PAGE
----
Tax threat crippling business as usual

Many programmes, activities and businesses say they are losing money since Premier McKeeva Bush announced a 10 per cent tax on the income of work permit holders making $36,000 or more in the Cayman Islands.  

The tax, called a ‘Community Enhancement Fee,’ was initially going to be paid by those who made $20,000 a year or more. However, last week, Mr. Bush upped the threshold. 

One company, which assists several charities in the Cayman Islands that has been hit hard, is Davenport Construction. 

“We have lost three sales, which we had deposits for since the announcement of a payroll tax on expats last week. The combined amount for those sales was $1.3 million. One was a home worth $345,000 and two others worth $485,000,” said Davenport Construction owner Paul Pearson. 

He said the potential home buyers backed out because of the proposed tax. 

“One man is losing his deposit, as he made changes to the home he was going to buy. A deposit is nonrefundable if changes are made. However, this individual did not mind,” explained Mr. Pearson. 

He said the customer told him, “Unfortunately, whether a fee or a tax is imposed or not, the haste with which decisions are made and the impact this can have on the economy means that we would not consider buying, as it is all too uncertain.”
Davenport Construction spent $120,000 in the community last year, according to Mr. Pearson. This year, the company had a target of more than $200,000 for community projects, which included assistance to the Humane Society, Red Cross, Meals on Wheels, the Cayman Islands Youth Development Committee and the Positive Intervention Now programme, which is an after school intervention programme for adolescents in central George Town. A centre for performing arts at the George Town Primary, which was on Davenport’s agenda for this year, has now been suspended until further notice. The project was worth about $300,000. 

A statement from the George Town Parent and Teacher’s Association regarding this development read, “We are saddened that the Centre for Performing Arts project has been put on hold but we understand the gravity of the situation. We hope that the circumstances surrounding the postponement can be rectified in order to bring this amazing project to fruition. The PTA will continue to raise funds for the music and performing arts programmes, which are a very important part of the development of our children.”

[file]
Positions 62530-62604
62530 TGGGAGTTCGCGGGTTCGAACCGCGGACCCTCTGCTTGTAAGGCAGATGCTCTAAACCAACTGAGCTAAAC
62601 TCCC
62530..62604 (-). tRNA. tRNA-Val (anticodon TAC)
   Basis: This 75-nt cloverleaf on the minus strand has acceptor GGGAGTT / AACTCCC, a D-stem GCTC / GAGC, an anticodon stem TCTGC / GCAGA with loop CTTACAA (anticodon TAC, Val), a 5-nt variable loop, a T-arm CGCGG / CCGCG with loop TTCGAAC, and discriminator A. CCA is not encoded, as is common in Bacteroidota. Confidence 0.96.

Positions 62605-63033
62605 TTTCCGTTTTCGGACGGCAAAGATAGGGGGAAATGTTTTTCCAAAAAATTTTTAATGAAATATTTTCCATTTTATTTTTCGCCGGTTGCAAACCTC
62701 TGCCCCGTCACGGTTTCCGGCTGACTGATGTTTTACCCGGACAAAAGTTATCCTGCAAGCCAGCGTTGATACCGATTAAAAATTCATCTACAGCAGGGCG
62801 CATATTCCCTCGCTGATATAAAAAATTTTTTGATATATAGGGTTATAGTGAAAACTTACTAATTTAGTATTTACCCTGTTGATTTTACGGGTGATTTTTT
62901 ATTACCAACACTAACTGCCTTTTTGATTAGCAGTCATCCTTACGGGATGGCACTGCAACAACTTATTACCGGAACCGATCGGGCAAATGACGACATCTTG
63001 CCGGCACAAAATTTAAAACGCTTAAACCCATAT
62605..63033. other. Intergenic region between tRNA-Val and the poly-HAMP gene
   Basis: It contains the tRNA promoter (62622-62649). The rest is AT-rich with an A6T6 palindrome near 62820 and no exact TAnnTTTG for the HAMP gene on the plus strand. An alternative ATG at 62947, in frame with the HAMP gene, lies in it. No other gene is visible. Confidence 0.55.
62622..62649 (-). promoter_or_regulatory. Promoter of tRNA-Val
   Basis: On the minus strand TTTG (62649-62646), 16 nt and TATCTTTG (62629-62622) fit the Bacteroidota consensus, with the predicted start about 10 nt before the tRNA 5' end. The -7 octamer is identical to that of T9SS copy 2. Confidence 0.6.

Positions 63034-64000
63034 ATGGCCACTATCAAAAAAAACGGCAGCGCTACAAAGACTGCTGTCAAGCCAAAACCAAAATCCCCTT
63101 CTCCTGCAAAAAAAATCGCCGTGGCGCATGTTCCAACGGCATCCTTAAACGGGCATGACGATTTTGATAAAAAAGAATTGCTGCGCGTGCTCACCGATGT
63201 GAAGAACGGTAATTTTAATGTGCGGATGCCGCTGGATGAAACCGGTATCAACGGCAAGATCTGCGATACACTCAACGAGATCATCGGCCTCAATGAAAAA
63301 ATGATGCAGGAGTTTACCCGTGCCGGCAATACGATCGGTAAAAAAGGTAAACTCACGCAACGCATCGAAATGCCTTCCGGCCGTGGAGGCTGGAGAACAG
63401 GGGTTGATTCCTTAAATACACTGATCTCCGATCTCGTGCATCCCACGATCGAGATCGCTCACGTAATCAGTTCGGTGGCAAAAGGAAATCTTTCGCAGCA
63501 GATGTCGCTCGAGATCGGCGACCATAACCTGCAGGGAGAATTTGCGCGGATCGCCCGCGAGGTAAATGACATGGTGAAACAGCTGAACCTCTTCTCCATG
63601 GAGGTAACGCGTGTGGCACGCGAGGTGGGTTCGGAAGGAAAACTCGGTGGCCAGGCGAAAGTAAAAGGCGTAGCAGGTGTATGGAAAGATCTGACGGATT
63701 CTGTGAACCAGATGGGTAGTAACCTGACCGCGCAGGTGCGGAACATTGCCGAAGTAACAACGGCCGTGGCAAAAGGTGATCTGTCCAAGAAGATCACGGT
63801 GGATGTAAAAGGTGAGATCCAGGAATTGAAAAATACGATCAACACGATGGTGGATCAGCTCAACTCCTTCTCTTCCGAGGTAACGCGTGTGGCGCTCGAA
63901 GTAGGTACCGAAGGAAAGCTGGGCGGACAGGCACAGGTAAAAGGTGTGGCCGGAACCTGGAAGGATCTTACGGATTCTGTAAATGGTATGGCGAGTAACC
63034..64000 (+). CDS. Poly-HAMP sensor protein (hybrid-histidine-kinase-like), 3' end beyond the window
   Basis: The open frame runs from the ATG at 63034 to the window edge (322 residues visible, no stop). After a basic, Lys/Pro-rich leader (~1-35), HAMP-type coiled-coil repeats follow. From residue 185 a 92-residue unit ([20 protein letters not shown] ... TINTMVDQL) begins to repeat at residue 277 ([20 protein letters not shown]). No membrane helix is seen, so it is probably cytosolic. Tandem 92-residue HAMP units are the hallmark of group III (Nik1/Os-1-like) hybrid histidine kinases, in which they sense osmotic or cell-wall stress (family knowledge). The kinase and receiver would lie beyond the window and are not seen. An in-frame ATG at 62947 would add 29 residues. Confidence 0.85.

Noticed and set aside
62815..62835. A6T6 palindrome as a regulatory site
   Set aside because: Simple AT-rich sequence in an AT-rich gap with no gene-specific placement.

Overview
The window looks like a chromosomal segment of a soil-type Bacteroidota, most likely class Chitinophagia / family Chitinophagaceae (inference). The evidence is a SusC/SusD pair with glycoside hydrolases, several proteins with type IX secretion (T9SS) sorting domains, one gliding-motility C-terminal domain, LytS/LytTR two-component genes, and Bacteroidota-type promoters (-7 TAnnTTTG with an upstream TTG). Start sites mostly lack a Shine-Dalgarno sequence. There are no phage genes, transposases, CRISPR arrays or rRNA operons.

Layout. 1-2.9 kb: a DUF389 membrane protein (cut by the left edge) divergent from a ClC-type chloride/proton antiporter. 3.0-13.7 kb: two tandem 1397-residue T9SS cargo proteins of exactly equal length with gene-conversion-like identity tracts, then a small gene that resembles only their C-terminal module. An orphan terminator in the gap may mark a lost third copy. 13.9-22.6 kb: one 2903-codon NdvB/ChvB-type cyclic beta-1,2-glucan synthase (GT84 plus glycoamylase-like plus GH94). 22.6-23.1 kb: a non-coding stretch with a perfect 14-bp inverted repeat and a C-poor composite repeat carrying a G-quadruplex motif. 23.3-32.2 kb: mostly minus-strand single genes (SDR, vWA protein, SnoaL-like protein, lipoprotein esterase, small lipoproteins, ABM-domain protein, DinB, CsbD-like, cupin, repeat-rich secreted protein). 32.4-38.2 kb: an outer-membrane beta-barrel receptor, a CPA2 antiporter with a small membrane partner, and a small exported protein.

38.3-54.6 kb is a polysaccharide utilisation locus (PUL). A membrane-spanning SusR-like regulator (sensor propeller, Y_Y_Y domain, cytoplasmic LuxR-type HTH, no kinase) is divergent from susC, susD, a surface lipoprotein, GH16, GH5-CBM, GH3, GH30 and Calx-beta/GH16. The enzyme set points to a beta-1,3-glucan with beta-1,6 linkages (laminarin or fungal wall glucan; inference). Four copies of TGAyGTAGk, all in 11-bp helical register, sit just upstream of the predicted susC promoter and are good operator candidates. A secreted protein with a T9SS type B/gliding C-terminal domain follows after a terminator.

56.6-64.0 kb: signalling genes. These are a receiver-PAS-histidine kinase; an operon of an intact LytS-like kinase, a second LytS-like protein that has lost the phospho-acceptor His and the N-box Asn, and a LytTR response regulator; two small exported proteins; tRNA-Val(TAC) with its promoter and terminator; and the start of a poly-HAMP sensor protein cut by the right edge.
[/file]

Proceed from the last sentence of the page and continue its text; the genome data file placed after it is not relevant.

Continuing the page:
Davenport will still donate labour and materials to install playground equipment, which the PTA secured through fundraising.  

“We thank them from the bottom of our hearts for their generosity,” read the statement. 

 

Private schools  

The ultimate result of the approval of any payroll tax is also being discussed at private schools. Triple C School Principal Mable Richardson said, “The cost of living is already high and many educators do not make a lot of money. We have to pay pension and everything else and our money is already less because it comes from tuition.” She added that so far enrolment numbers were looking good, but said she hopes the school doesn’t lose any teachers.  

“Utilities have gone up and so has the cost of food and insurance. Our budgets were created before and without this 10 per cent consideration and this will affect us negatively,” said Mrs. Richardson. 

Director of the Cayman Islands Prep Schools School Board Bryan Bothwell said, “At present, I am hoping that the proposal will be withdrawn for the various fundamental reasons that have been well aired already. 

“….the school is currently closed for vacation and the board and management have not been able to discuss it or reach any decision.” He said nothing could be done until the extent of the proposal is known. “As a school that is dependent on fees for over 90 per cent of its costs, and as a non-profit organisation that operates on a break-even budget, number of students and staff costs are the two critical components of our budget. Any negative outcome on either or both of these would lead to a deficit, which we would have to find some way to fund. This is particularly so at this time because we have had to be tighter on any budgeting for contingencies for the last couple of years as we have endeavoured to avoid or drastically minimise fee increases because of the affect of the worldwide recession on the income of our parent body. We have already settled fees for the new year starting in September; so the lack of notice in respect of this or any other new revenue measure that would impact us immediately makes it even more difficult to look to that source to cover the new costs.  

“However, though it would be a board decision, my personal approach would be that we would have to make good the costs of the tax for the staff that would be affected, as we have contracted with them on the basis of gross pay without any deduction for tax. Even in future years when we would be entering into new contracts I would anticipate that our salaries would have to increase to compensate; otherwise we would not attract the staff we need. We would also not stop making pension provisions for any of our staff.”  

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